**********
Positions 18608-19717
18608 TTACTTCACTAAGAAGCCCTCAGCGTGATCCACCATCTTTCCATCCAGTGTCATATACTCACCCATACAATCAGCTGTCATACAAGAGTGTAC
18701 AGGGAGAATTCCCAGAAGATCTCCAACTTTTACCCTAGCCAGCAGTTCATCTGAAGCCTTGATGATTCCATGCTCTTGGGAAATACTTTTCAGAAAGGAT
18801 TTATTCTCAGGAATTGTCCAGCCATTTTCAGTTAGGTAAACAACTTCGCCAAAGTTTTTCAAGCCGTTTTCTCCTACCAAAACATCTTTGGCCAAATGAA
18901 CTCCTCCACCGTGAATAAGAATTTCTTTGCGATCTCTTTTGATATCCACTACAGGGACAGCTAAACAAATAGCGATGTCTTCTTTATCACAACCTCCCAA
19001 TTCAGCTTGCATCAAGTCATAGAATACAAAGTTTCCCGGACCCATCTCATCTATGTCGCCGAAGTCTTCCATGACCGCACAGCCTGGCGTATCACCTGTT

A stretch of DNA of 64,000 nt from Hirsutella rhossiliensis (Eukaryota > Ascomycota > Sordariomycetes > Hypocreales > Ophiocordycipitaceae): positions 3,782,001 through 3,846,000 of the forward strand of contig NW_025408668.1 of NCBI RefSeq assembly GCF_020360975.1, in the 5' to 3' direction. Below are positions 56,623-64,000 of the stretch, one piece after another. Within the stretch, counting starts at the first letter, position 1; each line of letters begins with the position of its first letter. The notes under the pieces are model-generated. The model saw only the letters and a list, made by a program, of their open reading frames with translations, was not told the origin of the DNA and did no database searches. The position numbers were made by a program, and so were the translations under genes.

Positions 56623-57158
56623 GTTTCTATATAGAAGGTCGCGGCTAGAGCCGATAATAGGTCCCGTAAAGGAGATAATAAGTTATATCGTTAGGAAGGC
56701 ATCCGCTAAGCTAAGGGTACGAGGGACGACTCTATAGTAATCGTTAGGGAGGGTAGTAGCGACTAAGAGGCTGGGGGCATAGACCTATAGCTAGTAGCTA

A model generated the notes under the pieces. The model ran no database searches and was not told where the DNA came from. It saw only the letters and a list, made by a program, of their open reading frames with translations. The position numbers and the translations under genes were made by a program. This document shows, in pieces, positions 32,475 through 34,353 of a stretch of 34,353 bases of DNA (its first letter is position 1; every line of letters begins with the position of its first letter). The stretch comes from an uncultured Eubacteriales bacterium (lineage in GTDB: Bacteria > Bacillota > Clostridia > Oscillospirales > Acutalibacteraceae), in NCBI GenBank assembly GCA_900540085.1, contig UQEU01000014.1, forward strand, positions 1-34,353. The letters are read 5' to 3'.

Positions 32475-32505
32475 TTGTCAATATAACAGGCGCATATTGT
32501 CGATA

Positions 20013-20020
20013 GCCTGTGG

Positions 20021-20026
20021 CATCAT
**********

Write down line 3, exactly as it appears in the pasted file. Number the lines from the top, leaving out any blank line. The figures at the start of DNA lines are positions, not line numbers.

18701 AGGGAGAATTCCCAGAAGATCTCCAACTTTTACCCTAGCCAGCAGTTCATCTGAAGCCTTGATGATTCCATGCTCTTGGGAAATACTTTTCAGAAAGGAT